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DOCOMOMO New York/Tri-State is a local chapter of DOCOMOMO US, which is a national working group of DOCOMOMO, an international organization founded in 1988 in The Netherlands. Our mission is to increase public awareness and appreciation of Modern movement architecture, landscape and urban design; to identify and document local examples; and to advocate for the protection of those determined most significant. Since 1996, the chapter has been advancing this mission in New York, New Jersey and Connecticut.

 

The Heritage of the Modern Movement

From the founding documents of DOCOMOMO International:

In the early 20th century, during a brief and exhilarating period, architecture, urban planning and landscape were transformed at the same moment as the emergence of cubism and abstraction in art, twelve-tone music, the theory of relativity and dramatic evolution in industrialism, scientific method, economic and social theory and rational philosophy.

Modern architecture became a key element in the expression of innovative ideas. The spirit that generated these forms, and the forms themselves, represent an important part of our intellectual heritage. The preservation of this built heritage, which expresses the dynamic spirit of the 20th century, depends on a shared appreciation of its cultural value, social significance and economic viability.

These factors prompted the creation of the international organization known as DOCOMOMO, which stands for DOcumentation and COnservation of buildings, sites and neighborhoods of the MOdern MOvement.

The Preservation Challenge

Toward the end of the 20th century preservation professionals in the U.S. became concerned that buildings and sites of our Modern heritage were reaching an age of increased endangerment without advocates for their preservation. It was time for Modern heritage to become part of mainstream historic preservation.

In 1995 the National Park Service convened “Preserving the Recent Past,” the first national conference to address the issue of Modern heritage. The sharp focus and commitment evident at the well-attended gathering made clear that there was a movement afoot to protect Modern architecture and urban design. The conference sparked the founding of new organizations across the country including DOCOMOMO US and its early chapters in New York, Chicago and Northern California.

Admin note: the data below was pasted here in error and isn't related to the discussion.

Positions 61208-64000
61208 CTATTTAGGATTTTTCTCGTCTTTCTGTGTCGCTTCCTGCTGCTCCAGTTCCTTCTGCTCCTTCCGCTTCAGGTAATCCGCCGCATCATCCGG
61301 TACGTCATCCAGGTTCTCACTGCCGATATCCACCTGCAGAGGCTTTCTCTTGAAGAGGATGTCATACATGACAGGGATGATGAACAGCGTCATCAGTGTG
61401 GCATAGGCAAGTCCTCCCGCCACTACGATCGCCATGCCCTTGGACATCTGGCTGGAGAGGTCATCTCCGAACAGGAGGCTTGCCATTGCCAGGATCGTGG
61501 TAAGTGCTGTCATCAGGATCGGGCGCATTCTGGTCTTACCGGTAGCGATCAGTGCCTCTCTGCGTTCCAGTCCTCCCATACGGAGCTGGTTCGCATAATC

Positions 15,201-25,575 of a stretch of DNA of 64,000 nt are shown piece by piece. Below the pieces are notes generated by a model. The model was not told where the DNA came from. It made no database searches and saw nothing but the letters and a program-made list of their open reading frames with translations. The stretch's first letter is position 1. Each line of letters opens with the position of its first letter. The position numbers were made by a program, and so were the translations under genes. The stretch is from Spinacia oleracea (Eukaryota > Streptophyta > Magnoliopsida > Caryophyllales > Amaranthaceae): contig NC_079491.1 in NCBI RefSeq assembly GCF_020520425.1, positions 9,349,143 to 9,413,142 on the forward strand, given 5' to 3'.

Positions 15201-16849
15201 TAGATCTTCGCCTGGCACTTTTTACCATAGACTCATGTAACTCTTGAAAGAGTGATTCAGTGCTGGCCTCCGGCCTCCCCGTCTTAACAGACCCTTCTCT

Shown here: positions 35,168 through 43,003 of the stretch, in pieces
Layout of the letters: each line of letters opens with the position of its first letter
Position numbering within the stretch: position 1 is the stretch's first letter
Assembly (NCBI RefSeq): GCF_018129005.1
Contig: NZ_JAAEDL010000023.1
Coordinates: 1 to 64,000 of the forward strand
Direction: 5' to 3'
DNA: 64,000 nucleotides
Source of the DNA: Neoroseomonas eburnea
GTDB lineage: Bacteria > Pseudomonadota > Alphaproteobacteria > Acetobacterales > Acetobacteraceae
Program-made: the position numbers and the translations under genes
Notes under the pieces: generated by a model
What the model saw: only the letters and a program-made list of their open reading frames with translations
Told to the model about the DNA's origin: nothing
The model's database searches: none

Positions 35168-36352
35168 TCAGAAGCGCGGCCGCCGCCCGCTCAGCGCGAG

The movement has become mainstream. Modern architecture is integrated into graduate preservation programs; local commissions and state preservation authorities recognize the significance of the period to the country’s architectural heritage and the general and architectural press more regularly cover issues related to Modern architecture—with a positive bent. The National Trust for Historic Preservation purchased the Mies van der Rohe-designed Farnsworth House in 2003 to save it from an uncertain future, opened it as a Trust Historic Site and launched a Modernism + Recent Past program. New organizations devoted to protecting Modern heritage continue to form as existing ones grow in membership and effectiveness. But the challenge of preservation remains.

Committed to the principle that Modern architecture and design merits the attention and preservation efforts given to earlier periods, DOCOMOMO provides a point of participation for individuals interested in the Modern period and maintains ongoing cooperation with national, state and local preservation organizations and commissions.

DOCOMOMO New York/Tri-State Basics

Our chapter is one of a union of 20 regional chapters across the country that are a part of DOCOMOMO US, which in turn is one of the 68 national working parties of DOCOMOMO International. The New York/Tri-State chapter started meeting informally in 1996, held it first public event in 1998 and mailed its first newsletter in 1999. The organization incorporated in 2005 and secured its own 501(c)(3) nonprofit corporation status in 2006.

DOCOMOMO New York/Tri-State remains a volunteer organization overseen by a 13-member Board of Directors.
The current board is:
John Arbuckle (President)
Meredith Bzdak
John Morris Dixon
Tami Hausman (Treasurer)
Kyle Johnson 
Melanie Macchio
Marissa Marvelli (Secretary)
Leslie Monsky
Kathleen Randall
Nina Rappaport (Vice President)
Bill Ryall
Frampton Tolbert
D’juro Villaran-Rokovich 

See link at right for board member bios 

Our activities, made possible by a small but dedicated group of volunteers, include organizing public programs and tours, publishing print newsletters and a monthly email newsletter, conducting architectural surveys, writing documentation and preparing fiches for the DOCOMOMO Register, monitoring at-risk Modern buildings and sites, organizing advocacy in support of protecting and preserving significant Modern buildings, and much more.

We are grateful to all those who have supported the chapter over the past decade through their gifts of time or their financial contributions, with a special appreciation to long-time DOCOMOMO New York/Tri-State friend Brent Harris whose major gift in 2008 made this website possible.

We invite you to dive in, connect and participate.
Be a part of the Modern movement today.

 

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